Reports continue to come in from state agriculture departments, as well as cultivators, regarding final numbers for the 2020 growing season. The reports underscore the contraction that occurred in the hemp industry in 2020. We have noted previously that the amount of acreage licensed for hemp in the U.S. reached just over 400,000 in 2020, down by over 30% from roughly 590,000 acres licensed in 2019.
Based on available information and the trends contained therein, we estimate that between 35% and 40% of acreage licensed for hemp was actually planted in 2020, or between 140,000 to 160,000 acres. If we assume 85% of all U.S. acreage was for CBD or other cannabinoid production, that amounts to between 119,000 and 136,000 planted acres devoted to CBD or other cannabinoid hemp. Our initial estimate for acreage planted with CBD or other cannabinoid hemp in 2020 is roughly half of our estimated planted acreage for 2019.
Definitive harvest data is very scarce at this point, but – taking into account available reports from market participants and regulators on successfully harvested acreage, the percentage of “hot” crops that tested over the 0.3% THC limit, and typical yields – our preliminary estimate for the amount of CBD and other cannabinoid hemp biomass produced in the U.S. in 2020 and marketable for extraction purposes is between roughly 50 million and 60 million pounds.
It is likely that actual production was higher, but we expect some successfully harvested cannabinoid biomass to go to waste due to low CBD potency, as well as handling and storage issues, particularly long-term storage difficulties due to a sluggish market. Our 2020 estimate of marketable biomass production is a bit over half that for 2019, which was 90 million to 112 million pounds.
Brian Koontz is the Industrial Hemp Program Manager in Colorado, home of one of the oldest legal hemp programs in the U.S. While the national hemp market “exploded” in 2019, he told Hemp Benchmarks, 2020 showed that type of growth was not sustainable. “There was a significant market correction last year,” he said. “Other states, bigger producers like Oregon and Montana saw a 50% reduction in numbers, based on the fact that producers had surplus from  and got hurt by the market.”
Jeff Greene, co-founder of the Florida Hemp Council, is also a lobbyist and business consultant. He thinks it will take several years before equilibrium is reached in the hemp sector. “The overabundance of biomass available [in 2020] tells me that while the farmers were ready, the industry wasn’t,” he told Hemp Benchmarks. “I think that we’re probably going to run through a year or two … where we’re going to see the pendulum swing from abundance to shortage of biomass.”
Accounts from other outlets illustrate the pendulum swings experienced so far in the short history of legal hemp. In Maine, the Portland Press Herald recently reported on the dramatic downsizing of the state’s industry. According to the report, 181 Maine farmers planted 2,081 acres of hemp in 2019. In 2020, 111 farmers obtained a license to grow only 211 acres of hemp in the state, with much of that apparently “never planted at all.”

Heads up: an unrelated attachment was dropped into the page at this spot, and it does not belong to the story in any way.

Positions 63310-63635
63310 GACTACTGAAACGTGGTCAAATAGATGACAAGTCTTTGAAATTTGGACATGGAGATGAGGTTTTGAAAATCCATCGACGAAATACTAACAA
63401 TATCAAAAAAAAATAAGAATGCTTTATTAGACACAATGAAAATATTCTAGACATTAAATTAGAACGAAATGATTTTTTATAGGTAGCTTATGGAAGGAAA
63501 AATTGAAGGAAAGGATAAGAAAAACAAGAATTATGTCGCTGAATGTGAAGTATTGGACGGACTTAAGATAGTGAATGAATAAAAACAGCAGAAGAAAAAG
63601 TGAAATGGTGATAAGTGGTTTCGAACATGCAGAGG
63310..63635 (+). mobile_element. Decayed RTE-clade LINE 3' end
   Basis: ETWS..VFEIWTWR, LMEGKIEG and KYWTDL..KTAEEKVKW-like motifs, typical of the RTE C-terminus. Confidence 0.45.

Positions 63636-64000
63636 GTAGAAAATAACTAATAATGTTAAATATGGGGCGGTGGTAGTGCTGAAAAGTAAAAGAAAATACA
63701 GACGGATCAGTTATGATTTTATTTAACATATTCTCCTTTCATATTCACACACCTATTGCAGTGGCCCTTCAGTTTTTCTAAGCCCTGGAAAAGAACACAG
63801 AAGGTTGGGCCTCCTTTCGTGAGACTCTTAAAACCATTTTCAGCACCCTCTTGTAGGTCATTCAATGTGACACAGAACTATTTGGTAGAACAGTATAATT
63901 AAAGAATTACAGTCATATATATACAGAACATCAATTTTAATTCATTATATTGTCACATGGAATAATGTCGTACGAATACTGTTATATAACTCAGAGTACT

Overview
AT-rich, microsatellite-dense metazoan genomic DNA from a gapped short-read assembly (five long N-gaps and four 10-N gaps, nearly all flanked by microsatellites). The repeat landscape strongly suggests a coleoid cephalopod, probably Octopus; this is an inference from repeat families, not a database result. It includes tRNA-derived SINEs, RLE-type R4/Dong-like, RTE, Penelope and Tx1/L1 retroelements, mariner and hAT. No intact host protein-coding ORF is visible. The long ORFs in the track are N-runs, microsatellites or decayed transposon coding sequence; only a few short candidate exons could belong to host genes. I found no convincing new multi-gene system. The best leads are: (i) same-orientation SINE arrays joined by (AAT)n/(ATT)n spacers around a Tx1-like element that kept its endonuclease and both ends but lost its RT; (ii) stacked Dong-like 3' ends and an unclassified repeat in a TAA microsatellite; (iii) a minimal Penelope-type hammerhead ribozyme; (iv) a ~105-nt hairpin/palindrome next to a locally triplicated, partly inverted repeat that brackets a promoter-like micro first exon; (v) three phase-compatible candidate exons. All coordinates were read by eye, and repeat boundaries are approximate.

The number of certified hemp growers in Nevada fell by nearly 50% from 2019 to 2020, according to state agriculture figures quoted by the Las Vegas Review-Journal. According to the data, there were 116 certified growers in the state last year, compared to 216 in 2019. Additionally, the amount of acreage planted fell by nearly 68% during that period, to about 1,600 acres last year.
In our Hemp Spot Price Index Report for January we detail accounts from market participants and regulators of the early signs that they are seeing regarding whether production of CBD hemp will bounce back in 2021. More predictions for this year’s hemp growing season can also be found in a previous Hemp Market Insider report published last month.
Overall, it appears too early to say whether production of CBD and other cannabinoid hemp will expand, contract, or hold steady this year. On the one hand, a more stable hemp market is reportedly drawing increased interest from farmers.
However, prices for traditional row crops like corn, soybeans, and wheat are currently at profitable levels for U.S. farmers, which could lead to increased planting of such staples and suppress the amount of acreage devoted to hemp this year. Additionally, some state agriculture departments relayed to Hemp Benchmarks that they expect the number of hemp production licenses issued in 2021 will decrease relative to last year.
Hemp Benchmarks will continue to survey state officials and market participants ahead of planting season in order to gauge the scope of hemp production in 2021, with findings published in our monthly Hemp Spot Price Index Reports.